TV Legend, Dan Imoudu Shares His Challenges As An Actor



One of the living TV living legends, Dan Imoudu otherwise known as Prince Dagbolu, due to his role in the defunct TV series, Village Headmaster, spoke to TOP NEWS MAGAZINE.

A successful businessman, actor and family man, he shares his growing up challenges, the support of his loving wife of 35years marriage, and the reason why he does not feature in every movie…


Can you give us a full details of your background?

My name is Daniel Imoudu, I am from Atogue, Etsako Local Government in Edo State. My father was the same area with my mum; both are now of blessed memory. My father was then in the Customs and Excise. And because of this, he was always being transferred from one state to another, so I attended so many schools because we were always following him around. Finally at a point, we had to stay in Lagos. In fact we went as far as Cameroon in those days because it still part of Nigeria then.

For my primary, I attended St Theresa Catholic School, Apapa. Then, I went to Comprehensive High school, Ayetoro; I was there for 7 years (1965) because I had my A-levels there. After that, I waited for 6 years. My HSC was 1971. I had to wait for those years because my father died and was not rich. He died in 1975, and he left six of us behind, so I had to work for many years as a teacher in Lagos. I thought at National High School, Ebute Meta and Lagos State College of Science and Commerce.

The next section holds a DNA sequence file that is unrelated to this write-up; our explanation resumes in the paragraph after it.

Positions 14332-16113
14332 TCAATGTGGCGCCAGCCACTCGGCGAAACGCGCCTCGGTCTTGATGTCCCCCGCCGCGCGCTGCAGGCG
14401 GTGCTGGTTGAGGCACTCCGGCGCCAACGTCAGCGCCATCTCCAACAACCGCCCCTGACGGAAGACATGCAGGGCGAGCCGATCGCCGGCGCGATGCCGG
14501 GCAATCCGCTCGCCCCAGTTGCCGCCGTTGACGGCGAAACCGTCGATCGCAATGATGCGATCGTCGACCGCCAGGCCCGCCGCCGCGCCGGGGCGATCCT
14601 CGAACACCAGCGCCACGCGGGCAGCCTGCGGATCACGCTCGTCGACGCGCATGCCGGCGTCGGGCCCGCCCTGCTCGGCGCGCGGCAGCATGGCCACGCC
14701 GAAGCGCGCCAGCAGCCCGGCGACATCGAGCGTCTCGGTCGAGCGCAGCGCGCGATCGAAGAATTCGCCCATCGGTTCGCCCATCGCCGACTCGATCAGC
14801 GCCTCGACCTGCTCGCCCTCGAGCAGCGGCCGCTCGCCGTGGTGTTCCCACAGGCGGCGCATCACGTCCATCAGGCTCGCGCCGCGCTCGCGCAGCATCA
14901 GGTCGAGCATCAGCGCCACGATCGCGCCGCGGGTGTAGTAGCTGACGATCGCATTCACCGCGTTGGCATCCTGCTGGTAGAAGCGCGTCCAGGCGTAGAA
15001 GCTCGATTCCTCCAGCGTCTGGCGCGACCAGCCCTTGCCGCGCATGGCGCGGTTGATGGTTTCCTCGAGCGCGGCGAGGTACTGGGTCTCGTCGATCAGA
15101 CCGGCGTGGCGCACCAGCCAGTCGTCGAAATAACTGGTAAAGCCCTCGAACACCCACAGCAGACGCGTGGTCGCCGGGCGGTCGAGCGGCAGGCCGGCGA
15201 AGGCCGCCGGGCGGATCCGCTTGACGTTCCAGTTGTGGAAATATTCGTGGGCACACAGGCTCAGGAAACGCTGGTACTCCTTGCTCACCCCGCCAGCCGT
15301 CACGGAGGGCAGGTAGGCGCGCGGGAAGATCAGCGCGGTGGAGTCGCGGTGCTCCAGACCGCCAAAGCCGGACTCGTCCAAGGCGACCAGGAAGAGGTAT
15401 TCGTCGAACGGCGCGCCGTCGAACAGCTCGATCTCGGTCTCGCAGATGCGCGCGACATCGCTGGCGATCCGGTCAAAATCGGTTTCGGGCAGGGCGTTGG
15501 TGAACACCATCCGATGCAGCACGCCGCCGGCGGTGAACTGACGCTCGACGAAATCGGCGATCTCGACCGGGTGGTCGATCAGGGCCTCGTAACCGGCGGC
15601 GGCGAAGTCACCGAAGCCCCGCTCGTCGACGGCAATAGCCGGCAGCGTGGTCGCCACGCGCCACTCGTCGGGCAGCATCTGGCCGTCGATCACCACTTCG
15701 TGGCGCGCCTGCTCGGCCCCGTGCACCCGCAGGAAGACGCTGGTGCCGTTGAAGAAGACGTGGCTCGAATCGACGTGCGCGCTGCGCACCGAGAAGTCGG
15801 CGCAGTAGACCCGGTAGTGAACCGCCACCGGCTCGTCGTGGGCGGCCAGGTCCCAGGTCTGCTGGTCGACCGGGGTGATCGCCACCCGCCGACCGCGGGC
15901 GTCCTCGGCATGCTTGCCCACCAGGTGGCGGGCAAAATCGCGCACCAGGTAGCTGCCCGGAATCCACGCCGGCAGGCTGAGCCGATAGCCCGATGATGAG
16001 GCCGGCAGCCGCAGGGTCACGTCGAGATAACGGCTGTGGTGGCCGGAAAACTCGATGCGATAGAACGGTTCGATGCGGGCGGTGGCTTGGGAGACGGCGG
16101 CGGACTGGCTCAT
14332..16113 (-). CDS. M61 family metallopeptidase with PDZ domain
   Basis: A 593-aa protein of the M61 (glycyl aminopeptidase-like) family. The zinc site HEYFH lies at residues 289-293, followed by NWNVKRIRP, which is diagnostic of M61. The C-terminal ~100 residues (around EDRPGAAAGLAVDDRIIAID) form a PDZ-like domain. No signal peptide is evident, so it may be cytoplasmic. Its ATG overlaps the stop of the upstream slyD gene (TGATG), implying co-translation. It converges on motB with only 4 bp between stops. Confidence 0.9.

In those days, there were two string schools, I will teach at National High School from 8a.m to 1pm, then proceed to College of Science and Commerce to teach from 1:30pm to 6pm. By 7pm I will be at the NTA for the TV drama Play of the Week then. I had to engage in teaching job for 6 years before I could go to the university.

As at the time I went to the university, most of my mates had graduated and were already working. In fact, some read medicine and had even turned medical doctors.

While at NTA then, I had been involved in TV dramas like For Better for Worse, Play of the Week and later, Village Headmaster. Though, I did not want to stay in Lagos because I wanted to learn the Hausa Language, and also, I knew it would be difficult to combine my studies with acting.

I had admission to the Ahmadu Bello University, Zaria. JAMB had not been introduced then. At that same year, I had admission to three different universities; Zaria, Sokoto and also, Maiduguri. I chose Ahmadu Bello University in Zaria but in the first year, some of us were transferred to Bayero University in Kano(it was initially a College under ABU), so we were the first set of students when it became a full fledge university. So, I studied Education, Political Science & History.


So it was only teaching and acting that provided the source of funds for your university education?